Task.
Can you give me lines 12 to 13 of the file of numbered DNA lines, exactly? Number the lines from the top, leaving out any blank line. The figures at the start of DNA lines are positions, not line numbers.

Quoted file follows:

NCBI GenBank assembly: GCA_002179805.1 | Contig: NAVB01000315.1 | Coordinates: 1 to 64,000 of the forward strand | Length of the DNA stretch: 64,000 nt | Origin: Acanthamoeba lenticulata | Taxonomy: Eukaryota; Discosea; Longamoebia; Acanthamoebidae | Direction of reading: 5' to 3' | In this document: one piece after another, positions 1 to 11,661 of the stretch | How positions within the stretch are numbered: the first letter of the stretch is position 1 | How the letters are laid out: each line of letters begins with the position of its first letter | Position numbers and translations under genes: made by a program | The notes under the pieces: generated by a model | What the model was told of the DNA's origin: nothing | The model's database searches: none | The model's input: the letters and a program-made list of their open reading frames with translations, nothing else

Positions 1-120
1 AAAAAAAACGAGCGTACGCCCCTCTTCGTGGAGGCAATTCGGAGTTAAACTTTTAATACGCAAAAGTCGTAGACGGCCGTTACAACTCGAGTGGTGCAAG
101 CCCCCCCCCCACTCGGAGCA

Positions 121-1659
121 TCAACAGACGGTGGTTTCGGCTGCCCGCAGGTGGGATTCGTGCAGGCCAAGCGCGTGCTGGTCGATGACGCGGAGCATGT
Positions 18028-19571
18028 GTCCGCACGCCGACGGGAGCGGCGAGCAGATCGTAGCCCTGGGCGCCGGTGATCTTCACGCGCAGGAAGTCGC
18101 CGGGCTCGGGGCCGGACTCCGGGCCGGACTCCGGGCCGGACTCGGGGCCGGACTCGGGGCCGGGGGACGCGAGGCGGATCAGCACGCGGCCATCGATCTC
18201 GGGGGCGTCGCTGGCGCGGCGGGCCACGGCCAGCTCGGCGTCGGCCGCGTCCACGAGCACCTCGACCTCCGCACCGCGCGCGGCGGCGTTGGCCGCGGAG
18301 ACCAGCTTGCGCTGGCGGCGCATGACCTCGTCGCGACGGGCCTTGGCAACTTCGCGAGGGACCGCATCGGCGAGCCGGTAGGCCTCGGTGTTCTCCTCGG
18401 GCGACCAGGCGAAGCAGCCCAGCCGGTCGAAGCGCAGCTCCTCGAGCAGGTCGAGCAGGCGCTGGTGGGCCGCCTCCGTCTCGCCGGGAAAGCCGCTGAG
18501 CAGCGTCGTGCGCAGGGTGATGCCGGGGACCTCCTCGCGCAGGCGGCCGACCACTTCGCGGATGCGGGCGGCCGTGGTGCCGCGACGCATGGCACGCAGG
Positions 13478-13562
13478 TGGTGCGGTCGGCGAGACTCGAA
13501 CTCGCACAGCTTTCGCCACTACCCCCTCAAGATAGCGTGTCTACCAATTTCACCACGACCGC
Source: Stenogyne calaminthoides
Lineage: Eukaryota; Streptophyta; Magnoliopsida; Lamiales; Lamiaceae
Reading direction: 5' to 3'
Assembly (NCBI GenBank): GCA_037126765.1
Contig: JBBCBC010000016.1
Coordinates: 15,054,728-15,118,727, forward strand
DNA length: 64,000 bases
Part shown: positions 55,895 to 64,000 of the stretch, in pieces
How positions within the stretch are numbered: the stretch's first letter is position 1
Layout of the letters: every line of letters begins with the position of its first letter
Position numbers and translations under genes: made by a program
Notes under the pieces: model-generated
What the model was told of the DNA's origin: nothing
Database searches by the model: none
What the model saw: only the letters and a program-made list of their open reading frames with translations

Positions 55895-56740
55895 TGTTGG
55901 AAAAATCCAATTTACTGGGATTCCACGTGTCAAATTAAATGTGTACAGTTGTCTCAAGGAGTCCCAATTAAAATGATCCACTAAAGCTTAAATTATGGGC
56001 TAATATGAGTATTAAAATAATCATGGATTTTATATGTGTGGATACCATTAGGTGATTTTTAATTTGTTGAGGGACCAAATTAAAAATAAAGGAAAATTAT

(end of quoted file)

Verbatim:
18401 GCGACCAGGCGAAGCAGCCCAGCCGGTCGAAGCGCAGCTCCTCGAGCAGGTCGAGCAGGCGCTGGTGGGCCGCCTCCGTCTCGCCGGGAAAGCCGCTGAG
18501 CAGCGTCGTGCGCAGGGTGATGCCGGGGACCTCCTCGCGCAGGCGGCCGACCACTTCGCGGATGCGGGCGGCCGTGGTGCCGCGACGCATGGCACGCAGG